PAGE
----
HMG notified Odyssey that the work detailed in the report met or exceeded all requirements of Phase 1A of the Sussex Project plan and Odyssey is authorized to proceed to complete Phase 1B of the project. (A public version of the project plan is available at www.shipwreck.net.) Odyssey's archaeological team has also completed a report detailing results of Phase 1B accomplished during the month of January, which was submitted to HMG in March 2006. On January 26, 2006, a nota verbal was communicated to Odyssey through diplomatic channels requesting the Company suspend operations until the Junta of Andalucia - the regional government of the Spanish state of Andalucia - appointed an expert to observe operations on the site believed to be the Sussex. It was further declared the Junta did not appoint an expert because they believed Odyssey was working without appropriate authorization and that the Project Plan presented by the Company did not comply with the applicable Andalucian legislation as requested by the Spanish Ministry of Foreign Affairs.
Odyssey did, in fact, submit a Project Plan to the Spanish Government through diplomatic channels that was believed to comply with all applicable requirements. In good faith, the Company began operations on the Sussex after submission of the Project Plan and subsequent assurance by the Spanish Government through diplomatic channels that failure of the Junta to appoint an expert to join the operation would not be considered a failure of Odyssey to comply with the cooperative agreement pursuant to the nota verbal. In addition, assurances were provided to Odyssey through diplomatic channels during January 2006 that there would be no interference with Sussex operations.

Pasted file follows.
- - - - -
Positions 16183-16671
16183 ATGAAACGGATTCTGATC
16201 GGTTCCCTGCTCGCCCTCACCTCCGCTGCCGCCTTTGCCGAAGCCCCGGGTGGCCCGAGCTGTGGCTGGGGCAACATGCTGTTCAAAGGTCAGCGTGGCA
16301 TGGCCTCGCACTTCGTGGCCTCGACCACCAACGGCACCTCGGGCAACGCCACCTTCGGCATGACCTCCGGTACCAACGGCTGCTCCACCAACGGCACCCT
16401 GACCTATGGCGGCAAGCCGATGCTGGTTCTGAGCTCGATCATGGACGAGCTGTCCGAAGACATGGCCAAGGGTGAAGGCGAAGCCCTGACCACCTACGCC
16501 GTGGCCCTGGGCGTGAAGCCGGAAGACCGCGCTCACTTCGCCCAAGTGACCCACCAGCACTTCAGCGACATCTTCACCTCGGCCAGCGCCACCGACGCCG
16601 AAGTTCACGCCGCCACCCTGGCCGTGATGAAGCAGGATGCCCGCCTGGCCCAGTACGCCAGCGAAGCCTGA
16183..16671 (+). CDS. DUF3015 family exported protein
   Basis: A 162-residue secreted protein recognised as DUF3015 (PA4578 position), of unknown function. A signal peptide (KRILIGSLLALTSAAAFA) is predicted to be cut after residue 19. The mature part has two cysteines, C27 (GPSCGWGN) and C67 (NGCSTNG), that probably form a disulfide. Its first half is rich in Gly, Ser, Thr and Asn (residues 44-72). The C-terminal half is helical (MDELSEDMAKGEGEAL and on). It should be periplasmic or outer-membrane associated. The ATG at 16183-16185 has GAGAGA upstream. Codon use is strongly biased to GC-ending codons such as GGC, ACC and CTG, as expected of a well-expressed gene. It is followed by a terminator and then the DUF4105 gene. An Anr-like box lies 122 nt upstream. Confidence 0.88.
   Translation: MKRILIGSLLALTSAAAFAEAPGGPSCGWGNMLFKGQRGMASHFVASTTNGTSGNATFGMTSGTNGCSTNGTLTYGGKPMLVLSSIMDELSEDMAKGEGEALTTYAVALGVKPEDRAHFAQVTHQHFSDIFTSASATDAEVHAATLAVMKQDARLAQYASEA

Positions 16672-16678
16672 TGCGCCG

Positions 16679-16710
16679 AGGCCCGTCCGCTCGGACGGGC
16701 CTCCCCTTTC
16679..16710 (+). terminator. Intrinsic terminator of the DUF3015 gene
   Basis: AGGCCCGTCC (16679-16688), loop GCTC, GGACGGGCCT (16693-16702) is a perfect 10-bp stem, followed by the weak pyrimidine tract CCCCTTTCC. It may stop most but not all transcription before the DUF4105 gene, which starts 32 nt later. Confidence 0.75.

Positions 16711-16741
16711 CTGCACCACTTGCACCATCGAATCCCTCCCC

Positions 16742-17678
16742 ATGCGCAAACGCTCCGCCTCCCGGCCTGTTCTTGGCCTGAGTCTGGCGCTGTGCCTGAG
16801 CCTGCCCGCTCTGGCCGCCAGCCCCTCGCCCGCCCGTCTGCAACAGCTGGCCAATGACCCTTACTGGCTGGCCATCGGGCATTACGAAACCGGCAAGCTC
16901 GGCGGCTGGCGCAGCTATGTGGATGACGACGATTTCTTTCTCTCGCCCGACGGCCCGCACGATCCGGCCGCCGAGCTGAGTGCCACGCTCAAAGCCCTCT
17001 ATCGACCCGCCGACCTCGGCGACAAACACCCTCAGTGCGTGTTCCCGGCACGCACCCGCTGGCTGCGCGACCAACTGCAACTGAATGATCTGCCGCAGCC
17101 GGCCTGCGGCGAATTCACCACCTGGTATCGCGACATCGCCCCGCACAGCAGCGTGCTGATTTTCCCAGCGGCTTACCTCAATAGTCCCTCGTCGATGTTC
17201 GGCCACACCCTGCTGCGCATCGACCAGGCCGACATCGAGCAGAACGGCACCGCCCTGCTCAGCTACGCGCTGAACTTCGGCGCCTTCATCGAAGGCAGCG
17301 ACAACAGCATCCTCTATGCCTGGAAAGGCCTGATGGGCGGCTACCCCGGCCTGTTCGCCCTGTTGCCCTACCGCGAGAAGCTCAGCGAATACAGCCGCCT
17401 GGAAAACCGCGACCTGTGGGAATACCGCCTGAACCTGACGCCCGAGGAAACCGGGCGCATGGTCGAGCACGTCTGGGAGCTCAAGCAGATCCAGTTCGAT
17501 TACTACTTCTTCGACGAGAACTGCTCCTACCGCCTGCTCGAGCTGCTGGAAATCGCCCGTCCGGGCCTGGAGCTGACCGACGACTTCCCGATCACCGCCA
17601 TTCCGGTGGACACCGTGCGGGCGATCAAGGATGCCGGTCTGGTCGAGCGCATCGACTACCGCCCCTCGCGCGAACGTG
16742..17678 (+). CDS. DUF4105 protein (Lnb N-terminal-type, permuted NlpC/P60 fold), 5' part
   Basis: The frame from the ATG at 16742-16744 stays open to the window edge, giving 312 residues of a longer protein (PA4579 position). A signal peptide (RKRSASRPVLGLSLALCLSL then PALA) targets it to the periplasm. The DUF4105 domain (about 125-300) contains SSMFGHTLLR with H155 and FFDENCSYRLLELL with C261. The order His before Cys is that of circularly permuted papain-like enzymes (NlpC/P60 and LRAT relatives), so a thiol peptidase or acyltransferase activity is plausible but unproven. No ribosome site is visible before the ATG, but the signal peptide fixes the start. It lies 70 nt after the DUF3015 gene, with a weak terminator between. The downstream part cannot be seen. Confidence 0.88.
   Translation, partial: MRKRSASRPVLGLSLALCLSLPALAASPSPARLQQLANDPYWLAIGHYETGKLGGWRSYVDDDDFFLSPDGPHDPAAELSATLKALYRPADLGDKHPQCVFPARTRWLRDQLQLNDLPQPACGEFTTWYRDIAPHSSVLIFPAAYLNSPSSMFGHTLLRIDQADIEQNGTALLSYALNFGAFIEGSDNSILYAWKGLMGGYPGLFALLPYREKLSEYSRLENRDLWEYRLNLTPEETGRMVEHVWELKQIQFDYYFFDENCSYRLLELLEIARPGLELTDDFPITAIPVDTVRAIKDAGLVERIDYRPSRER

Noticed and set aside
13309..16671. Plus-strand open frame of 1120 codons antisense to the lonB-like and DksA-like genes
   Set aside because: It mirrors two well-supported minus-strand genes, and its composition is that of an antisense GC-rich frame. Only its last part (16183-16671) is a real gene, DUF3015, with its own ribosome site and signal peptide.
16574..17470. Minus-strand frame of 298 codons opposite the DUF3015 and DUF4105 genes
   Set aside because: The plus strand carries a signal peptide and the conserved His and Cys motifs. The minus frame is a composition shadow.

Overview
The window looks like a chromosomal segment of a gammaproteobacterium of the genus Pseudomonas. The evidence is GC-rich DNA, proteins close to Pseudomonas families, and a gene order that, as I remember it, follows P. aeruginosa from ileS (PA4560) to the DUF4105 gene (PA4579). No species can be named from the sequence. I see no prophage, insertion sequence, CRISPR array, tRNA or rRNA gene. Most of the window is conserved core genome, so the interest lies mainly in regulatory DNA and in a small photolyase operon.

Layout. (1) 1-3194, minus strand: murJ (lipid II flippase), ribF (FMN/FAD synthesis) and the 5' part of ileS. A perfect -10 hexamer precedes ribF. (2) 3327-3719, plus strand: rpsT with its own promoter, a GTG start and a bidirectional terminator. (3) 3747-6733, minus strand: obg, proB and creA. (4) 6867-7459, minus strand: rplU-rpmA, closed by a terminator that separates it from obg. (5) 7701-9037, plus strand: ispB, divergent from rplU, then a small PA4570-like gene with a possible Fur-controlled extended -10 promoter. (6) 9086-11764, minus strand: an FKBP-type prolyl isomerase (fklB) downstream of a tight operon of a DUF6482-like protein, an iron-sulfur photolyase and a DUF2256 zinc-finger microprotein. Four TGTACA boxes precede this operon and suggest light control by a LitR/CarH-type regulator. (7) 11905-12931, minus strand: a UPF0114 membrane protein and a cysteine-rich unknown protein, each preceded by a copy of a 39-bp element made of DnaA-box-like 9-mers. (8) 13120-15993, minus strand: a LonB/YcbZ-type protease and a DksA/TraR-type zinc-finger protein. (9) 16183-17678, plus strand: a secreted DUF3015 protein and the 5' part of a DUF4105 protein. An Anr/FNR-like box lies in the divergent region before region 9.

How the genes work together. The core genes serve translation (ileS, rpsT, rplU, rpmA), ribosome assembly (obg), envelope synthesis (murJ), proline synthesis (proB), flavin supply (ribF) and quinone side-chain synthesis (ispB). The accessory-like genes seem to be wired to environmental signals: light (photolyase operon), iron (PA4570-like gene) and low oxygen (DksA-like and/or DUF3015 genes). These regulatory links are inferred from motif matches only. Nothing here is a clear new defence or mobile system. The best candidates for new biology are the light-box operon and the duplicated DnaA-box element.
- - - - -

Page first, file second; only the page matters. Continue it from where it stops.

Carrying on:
The January 2006 nota verbal from Spain appears to have been a contradiction of that position, and Odyssey trusts the inconsistency resulted from ambiguity and possible miscommunication relative to jurisdictional issues.
When operating in territorial waters of any country, Odyssey has always done so with the appropriate authorizations. In the case of the Sussex project, because of regional sensitivities over the issue of the territorial status of the waters, and in accordance with diplomatic requests, the Company's agreements of cooperation were made without prejudice to any jurisdictional claims relative to the territorial status of waters. Thus, the assertion of any claim to those waters or the assertion of any rights based on such claims is not consistent with the diplomatic discussions relative to the project.